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How to Ensure a Successful Remote Patient Monitoring Program

May 9, 2019
Meredith Wagner

As technology continues to evolve, new healthcare solutions are constantly emerging that are designed to improve the quality of patient care, while making it easier for healthcare providers to treat patients and monitor their conditions.  Remote patient monitoring, for instance, is being used to help treat a growing number of conditions.  It can help patients with chronic conditions live more comfortably in their homes.  It can also make it easier for patients who have difficulty getting to their doctors’ offices to be treated efficiently.  It can help track patient’s adherence to treatment programs.

 

 

Doctors appear to be taking notice, as more than 2/3 say they will make use of RPM in the future.  Patients also are seeing the benefits of remote care, as more than half say they would be open to using connected health devices if their doctors recommended it.  Long-term growth and continued acceptance, however, will depend on the patient and physician experience, and there are several considerations healthcare providers should be aware of as they launch their RPM and other connected health programs.

 

 

Define the Program

Remote patient monitoring is versatile and can be used to treat many conditions and patient populations.  New uses are emerging constantly, as technology continues to evolve and as providers learn more about their systems and available devices, and as physicians become more comfortable with RPM.  Healthcare providers must identify their RPM objectives:  What conditions are they looking to treat?  Which patient populations are they targeting?  What are the expected outcomes and benefits?

 

While there are many potential ways to implement an RPM program, it may not be the best approach for all patients.  Choosing use cases and targeting the right patient populations (including those who are likely to achieve the greatest level of success) will help build momentum and generate positive results.  As initial programs succeed, they can be expanded to include new uses cases and patient populations.

 

 

Choose the Right Solution

Providers’ ability to meet their defined objectives is largely dependent on choosing the right technology.  The system must not only enable rollout of initial programs, but should also be able to accommodate future expansion.  Integration with existing systems and software is also a consideration and helps reduce initial costs of the programs.  User experience should also be a factor.  If doctors and patients find the system too cumbersome or overly complicated, they may not be as inclined to use it.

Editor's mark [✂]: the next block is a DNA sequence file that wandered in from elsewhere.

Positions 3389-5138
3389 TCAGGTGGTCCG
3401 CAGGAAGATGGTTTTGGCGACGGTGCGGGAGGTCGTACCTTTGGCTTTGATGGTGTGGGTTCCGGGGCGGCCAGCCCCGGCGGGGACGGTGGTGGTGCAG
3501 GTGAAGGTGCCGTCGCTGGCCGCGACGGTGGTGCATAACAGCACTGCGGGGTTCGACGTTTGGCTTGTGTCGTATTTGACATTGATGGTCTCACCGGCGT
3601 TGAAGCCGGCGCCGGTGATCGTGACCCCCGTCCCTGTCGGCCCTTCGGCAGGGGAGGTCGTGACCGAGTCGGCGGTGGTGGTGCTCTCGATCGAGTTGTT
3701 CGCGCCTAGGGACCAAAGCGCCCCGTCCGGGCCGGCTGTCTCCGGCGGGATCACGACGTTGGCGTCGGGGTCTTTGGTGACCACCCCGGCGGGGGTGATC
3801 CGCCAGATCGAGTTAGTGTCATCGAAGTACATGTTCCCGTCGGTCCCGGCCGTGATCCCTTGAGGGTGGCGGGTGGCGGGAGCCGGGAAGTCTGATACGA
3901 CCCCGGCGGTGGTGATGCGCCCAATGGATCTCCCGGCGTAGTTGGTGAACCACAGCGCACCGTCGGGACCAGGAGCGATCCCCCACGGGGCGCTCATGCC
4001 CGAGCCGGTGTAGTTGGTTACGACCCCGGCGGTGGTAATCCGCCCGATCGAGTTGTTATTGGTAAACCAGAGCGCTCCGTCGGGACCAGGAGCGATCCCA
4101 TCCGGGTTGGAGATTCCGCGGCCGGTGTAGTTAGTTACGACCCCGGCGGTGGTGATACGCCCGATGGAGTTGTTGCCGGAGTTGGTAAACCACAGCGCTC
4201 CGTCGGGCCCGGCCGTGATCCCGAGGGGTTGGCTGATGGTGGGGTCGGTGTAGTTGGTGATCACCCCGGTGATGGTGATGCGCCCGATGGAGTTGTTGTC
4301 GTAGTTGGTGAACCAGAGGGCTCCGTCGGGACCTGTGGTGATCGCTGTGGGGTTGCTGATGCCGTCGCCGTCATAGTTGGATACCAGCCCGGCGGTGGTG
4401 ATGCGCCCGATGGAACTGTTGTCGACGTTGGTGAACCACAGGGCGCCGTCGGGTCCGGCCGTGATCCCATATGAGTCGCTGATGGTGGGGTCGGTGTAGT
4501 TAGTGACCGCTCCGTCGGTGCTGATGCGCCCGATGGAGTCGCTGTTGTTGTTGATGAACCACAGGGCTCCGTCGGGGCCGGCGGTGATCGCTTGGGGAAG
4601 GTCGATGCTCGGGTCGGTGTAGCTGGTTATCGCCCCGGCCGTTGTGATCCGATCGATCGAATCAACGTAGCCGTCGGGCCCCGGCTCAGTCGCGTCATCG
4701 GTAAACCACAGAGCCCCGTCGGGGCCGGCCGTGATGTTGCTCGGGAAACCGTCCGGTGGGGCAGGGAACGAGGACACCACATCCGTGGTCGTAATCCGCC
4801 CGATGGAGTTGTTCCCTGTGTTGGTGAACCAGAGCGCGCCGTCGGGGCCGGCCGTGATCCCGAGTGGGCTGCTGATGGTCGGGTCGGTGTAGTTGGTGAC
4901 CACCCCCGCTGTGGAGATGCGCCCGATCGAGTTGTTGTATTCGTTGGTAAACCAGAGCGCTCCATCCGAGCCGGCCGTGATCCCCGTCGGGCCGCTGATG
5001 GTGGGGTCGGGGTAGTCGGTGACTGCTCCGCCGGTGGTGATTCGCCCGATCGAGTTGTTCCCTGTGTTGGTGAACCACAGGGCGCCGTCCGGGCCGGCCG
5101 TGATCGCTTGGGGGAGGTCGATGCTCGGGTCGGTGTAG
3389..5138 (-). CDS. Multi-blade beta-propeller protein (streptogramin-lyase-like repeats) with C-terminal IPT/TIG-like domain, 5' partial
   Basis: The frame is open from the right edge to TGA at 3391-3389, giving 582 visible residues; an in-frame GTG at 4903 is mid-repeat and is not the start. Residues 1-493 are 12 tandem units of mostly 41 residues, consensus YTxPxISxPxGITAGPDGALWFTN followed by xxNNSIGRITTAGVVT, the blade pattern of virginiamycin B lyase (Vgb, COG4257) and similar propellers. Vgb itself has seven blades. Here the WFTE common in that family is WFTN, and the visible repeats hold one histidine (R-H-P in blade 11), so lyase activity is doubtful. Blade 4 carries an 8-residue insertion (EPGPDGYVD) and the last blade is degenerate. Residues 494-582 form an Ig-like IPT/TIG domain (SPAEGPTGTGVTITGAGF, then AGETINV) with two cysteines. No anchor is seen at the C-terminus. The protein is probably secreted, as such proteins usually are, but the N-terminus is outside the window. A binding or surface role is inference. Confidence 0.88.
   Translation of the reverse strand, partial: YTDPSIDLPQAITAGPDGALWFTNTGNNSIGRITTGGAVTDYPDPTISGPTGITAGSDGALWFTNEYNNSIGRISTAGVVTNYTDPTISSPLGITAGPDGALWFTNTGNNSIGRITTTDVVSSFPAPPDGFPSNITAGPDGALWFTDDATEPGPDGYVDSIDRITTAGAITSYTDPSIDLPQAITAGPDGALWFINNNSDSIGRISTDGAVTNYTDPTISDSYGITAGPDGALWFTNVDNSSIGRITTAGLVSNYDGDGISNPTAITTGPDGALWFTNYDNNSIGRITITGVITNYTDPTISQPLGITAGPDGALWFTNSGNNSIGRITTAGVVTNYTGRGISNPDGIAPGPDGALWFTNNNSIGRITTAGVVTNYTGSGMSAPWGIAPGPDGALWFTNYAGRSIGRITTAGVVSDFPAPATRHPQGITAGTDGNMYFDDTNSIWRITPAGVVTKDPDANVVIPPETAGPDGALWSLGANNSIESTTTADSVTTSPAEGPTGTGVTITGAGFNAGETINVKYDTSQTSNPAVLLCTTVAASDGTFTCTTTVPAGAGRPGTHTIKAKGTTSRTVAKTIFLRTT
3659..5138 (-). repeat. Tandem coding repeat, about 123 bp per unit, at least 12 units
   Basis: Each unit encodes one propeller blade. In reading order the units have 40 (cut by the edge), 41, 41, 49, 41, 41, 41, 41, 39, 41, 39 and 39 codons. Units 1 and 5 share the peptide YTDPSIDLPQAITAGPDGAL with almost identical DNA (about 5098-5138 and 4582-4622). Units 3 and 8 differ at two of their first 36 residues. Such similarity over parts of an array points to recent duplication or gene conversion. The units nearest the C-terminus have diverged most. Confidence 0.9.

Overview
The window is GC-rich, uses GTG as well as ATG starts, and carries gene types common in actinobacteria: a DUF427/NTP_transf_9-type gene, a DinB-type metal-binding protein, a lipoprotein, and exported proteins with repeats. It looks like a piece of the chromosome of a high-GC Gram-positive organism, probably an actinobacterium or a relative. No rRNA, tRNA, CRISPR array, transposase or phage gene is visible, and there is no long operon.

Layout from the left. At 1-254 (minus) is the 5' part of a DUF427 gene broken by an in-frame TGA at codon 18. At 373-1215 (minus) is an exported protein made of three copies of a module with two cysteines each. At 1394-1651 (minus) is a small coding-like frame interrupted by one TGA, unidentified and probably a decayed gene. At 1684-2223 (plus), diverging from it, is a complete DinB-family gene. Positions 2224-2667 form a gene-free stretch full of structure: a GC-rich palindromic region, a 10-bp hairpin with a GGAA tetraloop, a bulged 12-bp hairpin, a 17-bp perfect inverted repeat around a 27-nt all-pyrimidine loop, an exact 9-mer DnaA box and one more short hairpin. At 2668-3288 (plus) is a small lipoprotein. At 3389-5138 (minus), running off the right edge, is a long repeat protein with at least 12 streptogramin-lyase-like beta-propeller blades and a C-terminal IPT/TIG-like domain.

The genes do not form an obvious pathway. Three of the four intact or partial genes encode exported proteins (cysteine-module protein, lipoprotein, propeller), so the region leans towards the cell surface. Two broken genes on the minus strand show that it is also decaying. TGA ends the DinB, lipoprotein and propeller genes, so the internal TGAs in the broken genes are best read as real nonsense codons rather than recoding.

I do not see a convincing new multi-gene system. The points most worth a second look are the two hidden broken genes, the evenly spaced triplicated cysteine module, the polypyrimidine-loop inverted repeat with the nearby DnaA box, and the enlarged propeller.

Educate Physicians and Staff

From the technology itself to changes in workflows and responsibilities, all staff and doctors should be educated on the impact of connected health programs.  Some staff will require more training, while others will need to be aware of how the new technology impacts their administrative tasks.  Having everyone on board with the program helps reduce bottlenecks, errors, duplication of effort, and helps ensure its success.  There may be some initial resistance to additional learning, so the process should include communicating the benefits both patients and providers will achieve.

 

 

Monitor Success

Any program should have clearly defined objectives.  Providers should set specific goals for their RPM programs, including number of patients using the technology, staff efficiency and productivity, monetization, and patient feedback, among others.  Setting these targets and evaluating success regularly will help providers understand their success levels and where they may need to make adjustments, along with helping determine when they are ready to expand their programs.

 

Involve Patients

One of the benefits of connected health is its ability to increase patient engagement in their own healthcare.  The more providers engage with patients, the better they are able to understand how well their programs are working.  They should include patient education as part of the onboarding process.  Patients who have been shown how to use patient-facing components of programs are more likely positively react to them.

 

 

The success of any connected health program depends on the outcomes they deliver.  Following some basic guidelines when building out their programs will help increase providers’ success rates, with the ultimate benefit being better health outcomes for patients, while making it easier for physicians to deliver those outcomes.

 

 

To learn more about how to choose the right solutions for your RPM and other connected health services, connect with us here.